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The Niagara Parks Commission’s Butterfly Conservatory received this year's Prix du XXe Siècle Award of Excellence.

Steven Evans/Royal Architectural Institute of Canada

An iconic conservatory in Niagara and a futuristic bridge in Toronto have just been honoured for architectural excellence. They were ahead of their time when they were built a quarter of a century ago and continue to inspire architects today.

The Niagara Parks Commission’s Butterfly Conservatory, inaugurated in 1996, received this year’s annual Prix du XXe Siècle Award of Excellence that recognizes Canadian landmark buildings of the 20th century. And the Humber River Bicycle and Pedestrian Bridge, opened in 1994, has received a Certificate of Merit.

Most architecture awards are given for the latest and most contemporary designs, and there isn’t a lot of acknowledgement for structures that endure, says Robert Webster, adviser to the award program sponsored by the Royal Architectural Institute of Canada (RAIC) and the National Trust for Canada.

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“Architecture that endures may not always be fashionable at the moment it is built. There are many sustainable projects that prove themselves over time and achieve special places in people’s consciousness and deserve recognition. The award criteria are not just enduring design elements, but also sustainability and energy efficiency as well as ambiguous factors like being inspirational,” he says.

Award winners are not all necessarily grand structures like the CN Tower or Habitat ’67, designed by Moishe Safdie for Expo ’67 and still a Montreal landmark. Even a YMCA and a university heating plant have received RAIC awards since they became annual in 2011.

Of this year’s 12 nominated structures, the Niagara Parks Commission’s Butterfly Conservatory was at the top of every judge’s list, Mr. Webster says. The complex of glass buildings dedicated to the public display and rearing of live butterflies was designed by Baird Sampson Neuert Architects in Toronto. The attraction, nine kilometres north of Niagara Falls, quickly became a must-see, attracting more than eight million visitors since it opened, the jury’s decision noted.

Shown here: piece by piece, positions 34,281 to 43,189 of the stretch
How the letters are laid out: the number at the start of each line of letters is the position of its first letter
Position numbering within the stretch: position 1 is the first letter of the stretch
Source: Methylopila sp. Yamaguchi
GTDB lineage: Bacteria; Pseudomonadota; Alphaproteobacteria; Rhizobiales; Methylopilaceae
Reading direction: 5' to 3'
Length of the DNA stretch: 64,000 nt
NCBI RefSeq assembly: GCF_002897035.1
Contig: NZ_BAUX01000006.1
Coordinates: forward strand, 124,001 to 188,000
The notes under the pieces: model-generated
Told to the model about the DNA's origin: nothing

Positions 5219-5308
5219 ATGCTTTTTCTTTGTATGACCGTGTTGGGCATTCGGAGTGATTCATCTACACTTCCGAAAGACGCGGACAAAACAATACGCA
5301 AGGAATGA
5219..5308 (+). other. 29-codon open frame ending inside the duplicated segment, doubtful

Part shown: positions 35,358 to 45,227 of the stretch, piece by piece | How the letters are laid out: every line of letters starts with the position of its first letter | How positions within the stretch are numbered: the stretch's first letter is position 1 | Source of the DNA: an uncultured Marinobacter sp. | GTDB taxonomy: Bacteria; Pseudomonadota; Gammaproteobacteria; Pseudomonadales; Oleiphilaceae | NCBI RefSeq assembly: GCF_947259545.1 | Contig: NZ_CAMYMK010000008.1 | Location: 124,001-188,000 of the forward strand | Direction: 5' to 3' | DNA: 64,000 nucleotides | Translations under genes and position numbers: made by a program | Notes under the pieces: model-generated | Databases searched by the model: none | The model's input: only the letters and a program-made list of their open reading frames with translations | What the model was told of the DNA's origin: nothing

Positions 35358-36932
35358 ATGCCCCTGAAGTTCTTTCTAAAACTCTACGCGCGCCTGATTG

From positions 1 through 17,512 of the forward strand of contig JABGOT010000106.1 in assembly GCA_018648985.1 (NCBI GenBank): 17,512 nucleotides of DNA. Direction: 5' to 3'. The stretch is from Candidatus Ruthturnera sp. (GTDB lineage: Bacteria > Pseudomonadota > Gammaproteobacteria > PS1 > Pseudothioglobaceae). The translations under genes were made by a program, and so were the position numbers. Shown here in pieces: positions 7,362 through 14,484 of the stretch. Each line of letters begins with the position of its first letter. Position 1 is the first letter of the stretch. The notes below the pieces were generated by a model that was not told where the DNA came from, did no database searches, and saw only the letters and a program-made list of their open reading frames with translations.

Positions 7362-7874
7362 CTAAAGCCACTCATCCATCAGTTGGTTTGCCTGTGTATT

The conservatory was designed by Baird Sampson Neuert Architects.

Richard Seck/Royal Architectural Institute of Canada

“It is a project that may not have been at the height of architectural fashion when it was completed in 1996, but with the benefit of hindsight, we see a building that has stood the test of time and was a forerunner in what we now understand as sustainable design. The conservatory design is based on careful problem solving, the use of natural, durable and repairable materials and poetic engagement with the landscape. These elements alone make this project stand out and offer guidance to contemporary architects,” the jurors stated.

Energy efficiency was an important consideration and objective of the “integrated design” approach taken by the architecture and engineering team for the Butterfly Conservatory, the jury found. For context, the now popular Green Building Councils were only just being formed in the 1990s, and the LEED Certification system would not become standard until years later.

“To maximize building performance, the design of all building systems was considered holistically, including their potential to exploit and manage natural air movement,” the jury noted. Butterflies only fly in daylight, so providing as much light as possible was a core focus in the design and glazing of the glass houses.